Two schoolboys from Celbridge produce face masks for frontline staff
The brothers are using their 3D printer to supply Tallaght University Hospital
Daire and ConorJean with their 3D printer which is generating face masks for healthcare workers.
An army of people is responding to pleas for personal protection equipment (PPE) for healthcare workers but a small production line for face masks set up by two boys in their Co Kildare home is perhaps the most remarkable illustration of that endeavour.
While major labs and manufacturing plants around the country are leading the response with the help of teams of scientists and engineers, Conor (14) and Daire (11) Jean from Celbridge, armed with just their 3D printer and a stack of laminating pouches, completed their first batch of 100 face masks at the weekend.
Having got up at 7am on Monday, they are now well into the second batch for Tallaght University Hospital (TUH) and will continue production for as long as there is a need for masks there or elsewhere, according to Conor.
They even have incorporated new design features so they can be worn more easily by a doctor or nurse wearing glasses or goggles.
That first batch was the culmination of working extremely long days for the past fortnight with many blips along the way.
When they got the production line running smoothly and the first batch completed, their mother, Lorraine Duffy, tweeted a picture of them with the consignment and the following message: “Couldn’t be prouder of these two boys today. They have spent 15 hrs a day for the last 2 weeks 3d printing PPE visors for Frontline staff @ #TUH. 101 ready 2go. The next 100 started already.”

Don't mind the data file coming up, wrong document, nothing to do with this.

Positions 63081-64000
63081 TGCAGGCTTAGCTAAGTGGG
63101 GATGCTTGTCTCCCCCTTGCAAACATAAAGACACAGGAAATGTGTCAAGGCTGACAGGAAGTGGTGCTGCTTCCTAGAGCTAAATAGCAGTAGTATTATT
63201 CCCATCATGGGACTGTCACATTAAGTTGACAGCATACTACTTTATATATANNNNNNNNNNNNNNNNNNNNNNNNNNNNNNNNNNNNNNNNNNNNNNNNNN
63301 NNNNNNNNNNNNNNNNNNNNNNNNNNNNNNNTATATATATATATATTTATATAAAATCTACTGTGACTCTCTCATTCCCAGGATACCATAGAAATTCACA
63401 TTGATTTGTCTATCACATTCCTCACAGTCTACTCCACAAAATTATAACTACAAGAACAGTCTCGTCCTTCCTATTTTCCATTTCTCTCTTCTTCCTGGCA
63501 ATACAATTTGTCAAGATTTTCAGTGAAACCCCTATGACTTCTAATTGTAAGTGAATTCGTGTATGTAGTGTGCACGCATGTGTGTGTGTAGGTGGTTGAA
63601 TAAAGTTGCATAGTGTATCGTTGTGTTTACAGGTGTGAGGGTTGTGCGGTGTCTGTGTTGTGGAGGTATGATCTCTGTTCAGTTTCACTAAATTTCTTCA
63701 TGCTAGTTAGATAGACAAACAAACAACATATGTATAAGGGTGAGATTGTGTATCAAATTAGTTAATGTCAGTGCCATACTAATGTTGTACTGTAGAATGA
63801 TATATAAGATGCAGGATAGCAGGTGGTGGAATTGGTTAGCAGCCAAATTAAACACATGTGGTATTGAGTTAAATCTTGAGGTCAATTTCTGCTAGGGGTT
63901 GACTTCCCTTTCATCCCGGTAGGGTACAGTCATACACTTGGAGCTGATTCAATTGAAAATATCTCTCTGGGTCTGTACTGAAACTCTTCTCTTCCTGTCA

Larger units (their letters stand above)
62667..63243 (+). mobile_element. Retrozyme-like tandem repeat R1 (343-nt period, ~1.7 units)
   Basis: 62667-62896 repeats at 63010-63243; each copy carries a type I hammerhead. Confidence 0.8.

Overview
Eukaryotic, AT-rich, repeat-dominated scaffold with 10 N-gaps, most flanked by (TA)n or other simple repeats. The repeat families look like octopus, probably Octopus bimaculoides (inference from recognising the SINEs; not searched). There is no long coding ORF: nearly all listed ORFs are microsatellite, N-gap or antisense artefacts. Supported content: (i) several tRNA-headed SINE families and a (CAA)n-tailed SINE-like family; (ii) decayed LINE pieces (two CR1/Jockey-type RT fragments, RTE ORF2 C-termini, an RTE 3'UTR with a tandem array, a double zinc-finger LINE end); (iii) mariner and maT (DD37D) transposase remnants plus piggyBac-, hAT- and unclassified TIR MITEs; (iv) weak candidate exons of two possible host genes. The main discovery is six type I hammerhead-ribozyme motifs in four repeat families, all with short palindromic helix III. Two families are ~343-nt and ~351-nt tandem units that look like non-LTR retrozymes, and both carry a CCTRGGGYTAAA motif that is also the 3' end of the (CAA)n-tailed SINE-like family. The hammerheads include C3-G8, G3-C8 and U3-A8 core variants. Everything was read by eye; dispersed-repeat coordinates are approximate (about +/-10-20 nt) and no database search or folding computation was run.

The idea stemmed from a tweet by RTÉ journalist Ciara Ní Bhroin who noted her husband, Greg Keeley, who works in the film industry, had a string of 3D printers in their living room making PPE with the help of colleagues.
They got in touch with him and he has been mentoring Conor and Daire through the process ever since. The technology is being deployed in the house from 7am to 11pm. “It might give you a migraine . . . but it’s all for a good cause. When they hit their first 100, they were thrilled to bits,” their mother said.
Keeley had taken the boys under this wing, she added, by providing code and files to perfect their manufacturing process. Emailing pictures of the latest progress has helped perfect technique.
“We email him nearly every day. He has helped us get over some problems,” said Conor, who is a second-year student at Celbridge Community School; his brother is in fifth class at North Kildare Educate Together School.
Daire has a twin, Cormac, who has an artistic streak and was more interested in entering The Irish Times children’s art competition with its theme of enforced isolation due to Covid-19, their mother explained.
Keeley paid tribute to the boys’ fantastic efforts. “They are doing great. Fair play to them. I wish I had a 3D printer when I was their age – it’s a different world,” he added.
Making models and props for the film industry using 3D printers is his job. With colleagues from the Model Makers Guild of Ireland and a 3D printing supplier, they wanted to make a contribution to the national effort, and now have a team of four making face masks in their homes and have production of up to 1,000 face masks a week.
They are going to a lot of places including TUH and St James’s Hospital in Dublin. Of late, they have shifted focus to supplying nursing homes because of acute PPE shortages there.
He and a colleague set up a GoFundMe page with a view to raising €5,000 to help pay for the group’s raw materials. They have raised more than €6,700 in a few days to keep operations going.